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The final bit was the worst because I had no idea if there would be a place to turn around at the top and I was inching my way through potholes the size of Bulgaria with a sheer drop on my driver’s side and an uncomfortably steep slope ahead of me. The only reason I kept going was because I didn’t want to back down that road unless I absolutely needed to! But I made it, and there was room to turn around!

This arch commemorates the Liberation of Bulgaria in 1878.

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It was freezing up there and very windy, but the view!

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The drive down was no less terrifying. Here, I’m not even halfway back to the main road!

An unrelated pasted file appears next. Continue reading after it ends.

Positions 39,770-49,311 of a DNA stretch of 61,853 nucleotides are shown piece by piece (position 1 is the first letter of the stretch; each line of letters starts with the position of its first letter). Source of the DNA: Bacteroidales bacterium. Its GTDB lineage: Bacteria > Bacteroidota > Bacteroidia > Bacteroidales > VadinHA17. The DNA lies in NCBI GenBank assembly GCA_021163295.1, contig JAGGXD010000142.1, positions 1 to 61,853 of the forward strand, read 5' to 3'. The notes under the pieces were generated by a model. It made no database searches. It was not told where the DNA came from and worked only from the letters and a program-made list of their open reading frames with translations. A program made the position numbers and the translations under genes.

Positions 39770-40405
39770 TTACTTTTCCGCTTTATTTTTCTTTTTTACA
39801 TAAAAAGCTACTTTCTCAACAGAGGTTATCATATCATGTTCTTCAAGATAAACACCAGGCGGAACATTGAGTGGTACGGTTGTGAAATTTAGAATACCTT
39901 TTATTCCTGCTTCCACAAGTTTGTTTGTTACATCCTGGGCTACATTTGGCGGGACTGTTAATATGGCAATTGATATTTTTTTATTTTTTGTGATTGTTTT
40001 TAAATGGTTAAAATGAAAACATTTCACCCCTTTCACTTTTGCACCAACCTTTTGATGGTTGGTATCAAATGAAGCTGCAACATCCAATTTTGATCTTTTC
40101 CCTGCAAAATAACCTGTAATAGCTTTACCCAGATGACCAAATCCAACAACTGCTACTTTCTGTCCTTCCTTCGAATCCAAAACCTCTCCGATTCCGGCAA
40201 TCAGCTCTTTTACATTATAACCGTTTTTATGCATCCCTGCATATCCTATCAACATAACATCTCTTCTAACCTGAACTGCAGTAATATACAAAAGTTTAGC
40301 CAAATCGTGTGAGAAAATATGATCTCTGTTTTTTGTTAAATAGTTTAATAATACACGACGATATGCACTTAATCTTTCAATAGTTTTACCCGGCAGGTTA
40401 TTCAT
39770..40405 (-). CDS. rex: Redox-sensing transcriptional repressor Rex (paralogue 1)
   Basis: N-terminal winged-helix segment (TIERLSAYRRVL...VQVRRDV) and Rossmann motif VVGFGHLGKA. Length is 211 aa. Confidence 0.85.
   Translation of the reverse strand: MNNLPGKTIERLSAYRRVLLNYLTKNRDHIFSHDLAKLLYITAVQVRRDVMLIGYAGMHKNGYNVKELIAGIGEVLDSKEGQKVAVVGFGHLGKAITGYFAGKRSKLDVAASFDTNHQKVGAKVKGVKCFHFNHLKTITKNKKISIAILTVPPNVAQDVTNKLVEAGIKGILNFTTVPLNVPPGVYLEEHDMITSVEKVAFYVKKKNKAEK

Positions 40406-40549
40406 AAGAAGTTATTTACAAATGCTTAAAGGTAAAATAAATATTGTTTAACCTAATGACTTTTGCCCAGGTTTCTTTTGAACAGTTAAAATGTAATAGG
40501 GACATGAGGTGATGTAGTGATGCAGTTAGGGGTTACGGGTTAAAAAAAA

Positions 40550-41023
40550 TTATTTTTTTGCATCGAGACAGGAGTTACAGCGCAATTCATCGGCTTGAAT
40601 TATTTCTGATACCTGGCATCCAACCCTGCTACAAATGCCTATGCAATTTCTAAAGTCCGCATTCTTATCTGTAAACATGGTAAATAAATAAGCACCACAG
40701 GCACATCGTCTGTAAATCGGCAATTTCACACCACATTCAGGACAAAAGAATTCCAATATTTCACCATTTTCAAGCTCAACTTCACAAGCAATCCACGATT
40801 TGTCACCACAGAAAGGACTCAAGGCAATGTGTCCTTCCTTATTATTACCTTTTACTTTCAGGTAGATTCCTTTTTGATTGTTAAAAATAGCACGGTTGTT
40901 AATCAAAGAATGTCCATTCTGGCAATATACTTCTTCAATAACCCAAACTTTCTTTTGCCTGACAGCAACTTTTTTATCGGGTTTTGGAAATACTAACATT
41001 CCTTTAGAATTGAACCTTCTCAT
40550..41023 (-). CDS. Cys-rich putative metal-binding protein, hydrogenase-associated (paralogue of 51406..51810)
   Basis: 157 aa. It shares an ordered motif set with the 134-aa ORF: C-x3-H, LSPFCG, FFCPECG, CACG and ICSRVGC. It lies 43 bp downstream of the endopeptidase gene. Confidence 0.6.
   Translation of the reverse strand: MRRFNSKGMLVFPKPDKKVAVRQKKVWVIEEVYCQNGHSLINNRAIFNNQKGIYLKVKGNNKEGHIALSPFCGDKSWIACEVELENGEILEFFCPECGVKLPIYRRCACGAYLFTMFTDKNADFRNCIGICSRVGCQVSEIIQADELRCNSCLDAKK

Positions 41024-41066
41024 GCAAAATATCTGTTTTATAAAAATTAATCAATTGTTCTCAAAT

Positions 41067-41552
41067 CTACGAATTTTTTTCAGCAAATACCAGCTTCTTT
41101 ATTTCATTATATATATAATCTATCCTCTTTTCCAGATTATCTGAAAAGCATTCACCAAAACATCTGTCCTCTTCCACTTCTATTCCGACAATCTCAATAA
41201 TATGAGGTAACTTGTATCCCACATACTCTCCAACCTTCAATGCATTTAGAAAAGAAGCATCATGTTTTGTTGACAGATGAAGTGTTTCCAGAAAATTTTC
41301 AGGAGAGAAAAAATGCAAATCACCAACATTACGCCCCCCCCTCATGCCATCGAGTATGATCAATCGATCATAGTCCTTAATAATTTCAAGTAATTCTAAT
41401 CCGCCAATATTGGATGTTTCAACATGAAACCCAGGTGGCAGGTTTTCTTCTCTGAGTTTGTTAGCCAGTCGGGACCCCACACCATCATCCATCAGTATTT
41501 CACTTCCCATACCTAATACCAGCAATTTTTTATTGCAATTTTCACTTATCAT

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By the time I got over the pass, I still had about 70KM to Plovdiv. I reached the end of the road and saw signs that said Sofia to the right and Burgas to the right. I am going to do a post about driving in Bulgaria, but let me give you a spoiler: the signage will drive you bonkers. It is either over the top or completely inadequate. I was pretty sure I had to go left, but I called an old man over to confirm. I just said, “Please, Plovdiv?” and he pointed left, then right, exactly what I thought. I thanked him and turned. Yes, I had a map, but this was more efficient!

I pulled over just outside of Plovdiv to top up the fuel (ended up putting in a tad more than I needed to) and to ask Google Maps for directions to the Tany 97 car rental office. I knew it shouldn’t be too hard to get there as it’s right off a main boulevard, with just a couple of blocks to do in streets that are much too narrow to offer both parking and travel in both directions — and yet do!